jaron lanier (via the ezra klein show) on backlash

i’ve talked about this a lot (especially with cameron) but haven’t yet written about it and now it’s time.

in ezra klein’s mind-boggling interview with jaron lanier, jaron surfaced the dangers of online backlash in a way that terrifies me. and makes me think anyone doing online organizing needs to be paying attention to this phenomenon. ok, so i think the points in the argument generally go like this:

  1. one of the simultaneous strengths and weaknesses of the internet is that it collapses context. for most internet content, anyone from anywhere at anytime can locate it and see or read it. the great thing is that that allows more people more access. the downside is that the context in which things were created can be totally invisibilized.
  2. online spaces have created opportunities for people to share things that haven’t been shared at this scale before. #blacklivesmatter, #iftheygunnedmedown, #mniwiconi, #metoo, #timesup, etc.
  3. the visibility of these movements can be exactly their downfall. people who are anti- whatever is happening can dive right in, take content, and interpret it to have the exact opposite goals.

in the episode (which you can start listening to at this timestamp) lanier shares several examples that are totally on point and terrifying. and they’re so terrifying because he’s exactly right. the backlash from these online movements can be worse than the original movements themselves.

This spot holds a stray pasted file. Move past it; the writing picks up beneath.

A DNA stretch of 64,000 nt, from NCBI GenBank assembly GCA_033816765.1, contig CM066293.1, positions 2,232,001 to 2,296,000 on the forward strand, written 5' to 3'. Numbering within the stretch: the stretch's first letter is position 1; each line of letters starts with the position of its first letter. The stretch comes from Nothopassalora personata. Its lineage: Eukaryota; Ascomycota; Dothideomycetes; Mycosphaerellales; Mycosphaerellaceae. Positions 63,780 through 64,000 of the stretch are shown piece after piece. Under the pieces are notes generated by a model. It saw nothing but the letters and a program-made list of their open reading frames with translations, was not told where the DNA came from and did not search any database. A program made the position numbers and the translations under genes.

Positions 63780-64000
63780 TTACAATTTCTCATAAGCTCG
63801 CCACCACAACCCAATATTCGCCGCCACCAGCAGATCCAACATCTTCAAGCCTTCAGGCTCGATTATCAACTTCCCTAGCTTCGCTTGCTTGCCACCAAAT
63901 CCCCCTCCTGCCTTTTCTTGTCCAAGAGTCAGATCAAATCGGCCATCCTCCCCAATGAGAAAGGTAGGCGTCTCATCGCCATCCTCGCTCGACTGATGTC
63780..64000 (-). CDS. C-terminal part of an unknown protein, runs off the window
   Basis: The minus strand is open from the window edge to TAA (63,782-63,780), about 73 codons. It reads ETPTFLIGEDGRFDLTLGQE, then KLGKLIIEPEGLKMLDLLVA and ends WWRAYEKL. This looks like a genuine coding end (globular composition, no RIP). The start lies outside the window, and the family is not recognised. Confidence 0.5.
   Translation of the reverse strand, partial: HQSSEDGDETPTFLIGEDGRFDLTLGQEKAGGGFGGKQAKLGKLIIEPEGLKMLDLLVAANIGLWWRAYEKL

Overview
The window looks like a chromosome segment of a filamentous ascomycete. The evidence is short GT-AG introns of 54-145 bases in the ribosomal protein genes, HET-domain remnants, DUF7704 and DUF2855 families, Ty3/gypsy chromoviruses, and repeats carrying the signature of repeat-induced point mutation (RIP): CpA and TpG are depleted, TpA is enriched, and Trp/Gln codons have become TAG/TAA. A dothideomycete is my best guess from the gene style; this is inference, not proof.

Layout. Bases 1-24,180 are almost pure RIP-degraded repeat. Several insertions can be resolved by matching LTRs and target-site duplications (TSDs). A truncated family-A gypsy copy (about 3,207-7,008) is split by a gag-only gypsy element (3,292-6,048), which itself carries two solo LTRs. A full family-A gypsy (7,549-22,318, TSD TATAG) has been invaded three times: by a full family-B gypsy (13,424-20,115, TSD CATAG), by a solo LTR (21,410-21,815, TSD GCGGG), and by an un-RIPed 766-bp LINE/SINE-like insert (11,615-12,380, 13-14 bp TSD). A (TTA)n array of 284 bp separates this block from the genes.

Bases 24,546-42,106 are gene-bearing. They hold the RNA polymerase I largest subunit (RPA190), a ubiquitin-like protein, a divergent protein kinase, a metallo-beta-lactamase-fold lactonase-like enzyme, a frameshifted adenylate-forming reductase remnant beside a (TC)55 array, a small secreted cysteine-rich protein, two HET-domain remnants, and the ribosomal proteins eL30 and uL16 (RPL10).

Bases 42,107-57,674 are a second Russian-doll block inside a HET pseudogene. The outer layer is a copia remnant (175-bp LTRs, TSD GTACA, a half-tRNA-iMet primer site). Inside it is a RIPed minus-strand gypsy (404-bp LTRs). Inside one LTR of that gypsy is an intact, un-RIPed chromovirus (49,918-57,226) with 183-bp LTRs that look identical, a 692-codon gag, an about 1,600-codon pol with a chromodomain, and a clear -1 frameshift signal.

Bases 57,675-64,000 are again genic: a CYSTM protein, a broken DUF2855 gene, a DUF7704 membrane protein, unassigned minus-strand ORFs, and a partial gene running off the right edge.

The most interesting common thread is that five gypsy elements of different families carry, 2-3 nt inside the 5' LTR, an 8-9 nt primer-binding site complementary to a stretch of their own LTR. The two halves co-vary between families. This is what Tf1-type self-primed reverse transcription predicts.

the internet (like all tools throughout all of history that were supposedly going to just save the world by their existence) is not neutral. who controls it, who decides what is and isn’t fair game, who pays for it, these are all things that contribute to how different people experience it. and, as many people have experienced, the internet (because it is perceived to be bad to regulate any behavior at all, including bad behavior) often creates the opportunity for the worst parts of humanity to be front and center (in the worst case: random internet attacks).

in my mind, none of this is a push to stop. it just means that it requires more thinking and strategy. how do we do online (and offline) work in ways that anticipate backlash and incorporate it into our strategies? how do we get more savvy about what conversations we have online (in public) and which ones we have online (in private)? in essence, these are age old questions (“don’t throw your pearls before swine,” also black reconstruction in america), but now it’s our time to grapple with them in our way… or it’s at least my time to think about them.

words / writing / post-processing
398w / 12min / 6min